What’s the difference between Koran-burning Terry Jones in Gainesville and Franklin Graham in his North Carolina Boone? Jones is a firefly fanatic, his lasting value about equal to a larval life form. He’s already forgotten. Graham has his father’s name. His father’s congregations. His father’s reputation. He’s soiling and shredding all three fast. But immensity of Billy Graham’s breadth, admirable in so many respects, takes time to demolish. Especially when you still get invited to national television shows and treated with the deference your father commanded.
There is no difference between Terry Jones and Franklin Graham, except this: Graham is more dangerous. He’s the fanatic in respectability’s guise. He’s the fool with a following. That following gives him the legitimacy of the Sunday chat shows (though Louis Farrakhan’s following is proportionately larger in the United States, but you don’t see him allowed to wince it up on the Sunday chat shows).
Graham and Graham’s types must be heard: you don’t let a guy with a following like that do his bit in the shadows. It’s necessary, even vital, to know fanaticism intimately in order to demolish it. Hear him. But don’t let him get away with it, unless you’re his willing accomplice.
Graham was at it again today (Oct. 3, two days after this year’s National Diversity Day), speaking tripe to Amanpour on ABC’s This Week. First, a little context.
“Islam is a very evil and wicked religion,” Graham told an NBC interviewer in 2001, while B-52s were beginning their withering of what was left of Afghanistan from 30,000 feet up. Islam, he said. Not al-Qaeda. Not terrorists. Not the Taliban’s fanatics. Islam. The fell swoop of a billion and a half souls. It doesn’t get less unqualified than that, or more idiotic. Unless you’re Franklin Graham.
Last Dec. 9 on Campbell Brown’s CNN show: “We have many Muslims that live in this country, but true Islam cannot be practiced in this country. You can’t beat your wife. You cannot murder your children if you think they’ve committed adultery or something like that, which they do practice in these other countries.”
So he was at it again today, in an Amanpour segment featuring some of the brightest and dimmest bulbs on the subject. Amanpour launched the discussion with the simple question: “Should Americans fear Islam?”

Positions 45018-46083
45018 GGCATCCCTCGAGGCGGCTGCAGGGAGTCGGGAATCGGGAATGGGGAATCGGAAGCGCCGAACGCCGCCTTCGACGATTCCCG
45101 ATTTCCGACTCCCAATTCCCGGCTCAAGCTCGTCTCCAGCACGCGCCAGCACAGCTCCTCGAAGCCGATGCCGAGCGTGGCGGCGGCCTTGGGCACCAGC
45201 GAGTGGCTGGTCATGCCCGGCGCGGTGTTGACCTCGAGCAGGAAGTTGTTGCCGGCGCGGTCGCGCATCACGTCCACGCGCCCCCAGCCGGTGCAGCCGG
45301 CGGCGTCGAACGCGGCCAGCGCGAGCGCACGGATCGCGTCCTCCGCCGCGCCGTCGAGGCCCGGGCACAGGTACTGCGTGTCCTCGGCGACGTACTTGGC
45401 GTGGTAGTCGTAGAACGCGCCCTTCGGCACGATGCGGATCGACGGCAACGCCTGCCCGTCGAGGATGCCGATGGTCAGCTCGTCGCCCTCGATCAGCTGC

Graham: “Understand what the Muslims want to do in America. They want to build as many mosques, cultural centers as they possibly can so they can convert as many Americans as they can to Islam, and I understand that. I understand what they’re doing.” Of course he does: that’s not any different than his evangelizing mission. “And I just don’t have the freedom to do this in most Muslim countries. We can’t have a church. We’re not able to build synagogues. It’s forbidden.”
So Graham is first, resentful, second, he’s suggesting that America’s standard should be the same as Saudi Arabia’s: Since Saudi Arabia is discriminatory and bigoted toward non-Muslims, let America be bigoted and discriminatory against Muslims in return. Wonderful. That’s the true spirit of America. Imagine if the Founders had taken that approach in the 18th century.
It gets worse. “But let me say something about Islam,” Graham continued. “I love the Muslim people. But I have great difficulty with the religion, especially with sharia law and what it does for women, toward women, toward non-believers, the violence that is given under sharia law.”
Amanpour was on to the bullshit. She’s no dummy. She’s lived under sharia law. She turned to an imam in the audience and asked him. Is it allowed under sharia law? First, he corrected the record: There are 53 Muslim countries. Only one, Saudi Arabia, bans the building of churches, and even that is on its way out (the Vatican is negotiating a deal). But the falsehood endures. The wife-beating thing was all over the place, and Graham returned to it.
Wife-beating of course is no more a specialty of Muslim cultures than it is of American or Floridian ones: we don’t have shelters for abused women for nothing. They may stone women in some countries. But so do we: we happen to use bullets.